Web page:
The FTF was an excellent one, and the fact that I found it durng the FTF-"Friends to Find" promotio was even better. Although neither of my companions have logged the cache online yet. Hmph... more Lonely Cache Poitns for me then! Once at our first summit we got a better look at what was in store for us for the ridge walk. There were indeed some very rocky, steep sections of the cirque, but also some that looked pretty easy to walk. There was also a lot of elevation changes that would be required, probably as much as simply descending to Williams Lake and then going up one of the regular Wheeler Peak trails. I mentioned this to our group, but no one seriously considered doing this. The ridge-line looked way cooler.

Some of the rougher terrain along the ridge
We set off along the ridge for some initially very easy hiking, and with amazing views all around. Occasionally we would encounter a rocky bluff that would need to be scrambled but we were making steady progress. At the highest peak along the cirque, an un-named peak that reaches 12,819 ft in elevation, I dropped a cache which would become GC6VYBJ. I came up with an idea for a puzzle to accompany the cache along our route that I thought was pretty fun. Hopefully the geocachers who go after it will think so too, but I bet it's going to be good and lonely.

Cool remote lake south of ridge, in Taos Pueblo Reservation land
There was one more un-named peak that we had to pass before we got to the final ridge climb up to the main ridge that leads to Wheeler Peak. Once we got around this peak it became apparent that this final ridge climb would be some of the toughest terrain we would face on the whole route. IN fact, it looked hairy enough that one member of our group decided against going up it. There was a faint/old trail off to our south along the flank of Old Mike Peak and he decided he would descend down to this trail and meet us at Old Mike Peak. This would cost him a whole  bunch of elevation change and additional miles, but he thought that was better than the exposed scramble that lay ahead of us. So we split up again. I hate doing this, it goes against what has been drilled into me from SAR training, and also good trip-leader practices, but we did it anyways.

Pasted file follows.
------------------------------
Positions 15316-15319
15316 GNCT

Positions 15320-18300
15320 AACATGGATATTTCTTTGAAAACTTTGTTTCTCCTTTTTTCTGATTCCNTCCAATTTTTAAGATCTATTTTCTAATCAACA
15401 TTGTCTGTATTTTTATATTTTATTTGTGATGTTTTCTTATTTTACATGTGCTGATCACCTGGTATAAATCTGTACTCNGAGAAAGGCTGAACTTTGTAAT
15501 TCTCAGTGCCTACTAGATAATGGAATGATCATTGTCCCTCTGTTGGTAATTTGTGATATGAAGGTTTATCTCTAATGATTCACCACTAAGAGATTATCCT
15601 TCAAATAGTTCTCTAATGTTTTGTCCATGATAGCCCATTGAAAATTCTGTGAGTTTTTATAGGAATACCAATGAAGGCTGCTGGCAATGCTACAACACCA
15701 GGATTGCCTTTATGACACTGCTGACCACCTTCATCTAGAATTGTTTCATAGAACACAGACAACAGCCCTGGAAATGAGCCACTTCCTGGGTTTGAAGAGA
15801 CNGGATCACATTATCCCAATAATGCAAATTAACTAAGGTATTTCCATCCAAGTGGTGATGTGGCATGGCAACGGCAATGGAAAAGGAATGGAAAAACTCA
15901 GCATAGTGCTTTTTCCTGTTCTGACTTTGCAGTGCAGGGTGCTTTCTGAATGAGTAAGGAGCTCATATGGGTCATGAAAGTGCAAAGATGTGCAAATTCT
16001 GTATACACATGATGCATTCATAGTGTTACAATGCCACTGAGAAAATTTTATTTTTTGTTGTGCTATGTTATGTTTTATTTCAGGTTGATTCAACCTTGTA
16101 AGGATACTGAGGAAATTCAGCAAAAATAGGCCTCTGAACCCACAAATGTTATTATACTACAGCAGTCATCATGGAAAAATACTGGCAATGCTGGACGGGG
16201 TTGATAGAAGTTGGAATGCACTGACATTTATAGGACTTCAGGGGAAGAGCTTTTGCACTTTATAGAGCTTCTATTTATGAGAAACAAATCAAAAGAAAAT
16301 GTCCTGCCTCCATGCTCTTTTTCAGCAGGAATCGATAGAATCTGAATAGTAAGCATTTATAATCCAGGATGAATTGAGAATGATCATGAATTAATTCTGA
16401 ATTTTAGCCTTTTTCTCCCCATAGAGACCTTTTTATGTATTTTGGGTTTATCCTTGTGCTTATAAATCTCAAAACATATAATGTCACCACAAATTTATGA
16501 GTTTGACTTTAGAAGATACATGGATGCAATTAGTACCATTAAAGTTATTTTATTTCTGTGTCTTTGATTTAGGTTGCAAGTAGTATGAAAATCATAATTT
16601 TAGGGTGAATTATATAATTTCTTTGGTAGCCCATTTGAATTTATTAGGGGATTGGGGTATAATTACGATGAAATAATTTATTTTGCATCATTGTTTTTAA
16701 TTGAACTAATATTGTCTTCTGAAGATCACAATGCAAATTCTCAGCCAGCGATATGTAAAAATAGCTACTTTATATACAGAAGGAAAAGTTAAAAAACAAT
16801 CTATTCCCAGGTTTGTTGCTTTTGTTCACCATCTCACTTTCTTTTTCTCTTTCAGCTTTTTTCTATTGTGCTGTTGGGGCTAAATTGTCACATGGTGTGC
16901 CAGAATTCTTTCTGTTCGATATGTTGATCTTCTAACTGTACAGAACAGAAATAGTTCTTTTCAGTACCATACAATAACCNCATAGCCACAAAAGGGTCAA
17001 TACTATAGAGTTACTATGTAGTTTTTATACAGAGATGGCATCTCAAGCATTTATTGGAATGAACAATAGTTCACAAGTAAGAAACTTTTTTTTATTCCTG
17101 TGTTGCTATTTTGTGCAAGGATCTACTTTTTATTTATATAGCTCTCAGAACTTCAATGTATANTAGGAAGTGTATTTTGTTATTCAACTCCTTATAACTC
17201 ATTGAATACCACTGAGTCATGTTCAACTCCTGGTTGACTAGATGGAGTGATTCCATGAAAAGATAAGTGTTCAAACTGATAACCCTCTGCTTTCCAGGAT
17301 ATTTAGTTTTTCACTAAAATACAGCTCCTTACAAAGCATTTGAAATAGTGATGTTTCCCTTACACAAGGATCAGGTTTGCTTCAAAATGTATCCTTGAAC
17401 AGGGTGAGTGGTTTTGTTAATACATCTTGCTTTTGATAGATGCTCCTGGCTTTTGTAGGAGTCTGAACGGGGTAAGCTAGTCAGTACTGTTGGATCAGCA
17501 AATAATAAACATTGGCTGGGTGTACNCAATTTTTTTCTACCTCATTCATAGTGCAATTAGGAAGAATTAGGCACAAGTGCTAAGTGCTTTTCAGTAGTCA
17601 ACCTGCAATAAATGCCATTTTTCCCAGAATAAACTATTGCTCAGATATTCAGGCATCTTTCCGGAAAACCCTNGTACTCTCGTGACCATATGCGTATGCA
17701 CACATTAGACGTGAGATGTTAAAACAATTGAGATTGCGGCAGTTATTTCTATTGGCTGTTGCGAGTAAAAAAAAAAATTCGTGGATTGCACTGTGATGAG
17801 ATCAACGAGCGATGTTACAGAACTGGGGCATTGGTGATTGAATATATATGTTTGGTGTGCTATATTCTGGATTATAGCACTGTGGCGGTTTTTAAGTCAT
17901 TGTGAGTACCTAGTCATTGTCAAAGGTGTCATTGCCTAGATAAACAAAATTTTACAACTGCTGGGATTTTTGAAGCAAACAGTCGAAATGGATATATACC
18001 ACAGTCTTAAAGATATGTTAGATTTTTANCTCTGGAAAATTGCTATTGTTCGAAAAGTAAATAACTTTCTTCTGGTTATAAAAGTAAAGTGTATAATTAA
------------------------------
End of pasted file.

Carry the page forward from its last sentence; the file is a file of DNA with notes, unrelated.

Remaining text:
Knife-edge section of ridge

The ridge was indeed exposed and dicey at parts, but never outside of our comfort zones. There was one knife-edge like portion that was especially "fun". Would I do it again? Definitely! Would I recommend it to others? Not unless I knew they liked this sort of thing. We ended up having to wait on Old Mike Peak for a good while for the third member of our party to catch up with us. His route was easier, but also a whole lot longer. By this time it was getting late in the afternoon, and the wind was ferociously strong. We tagged Wheeler Peak around 5pm. Definitely not enough tine to descend via the Bull-of-the-woods trail. Oh well, now I have an excuse to come back out here and hike that trail some day. My log on the Wheeler Peak geocache goes into a bit more detail about our route, which you can read if your really care to.

Old Mike Peak

Old Mike Peak
Our descent was on good trails, which was a relief after spending nearly the whole day off trail and in rough terrain. We were back to the car just after dark, having only put on our headlamps for the last 15 minutes of walking. It was an incredible day of hiking in the high peaks, and a strenuous one at that. Perhaps it wasn't the best way to introduce newbies to geocaching though. We'll see if these guys end up hiking with me again some time.

Wheeler Peak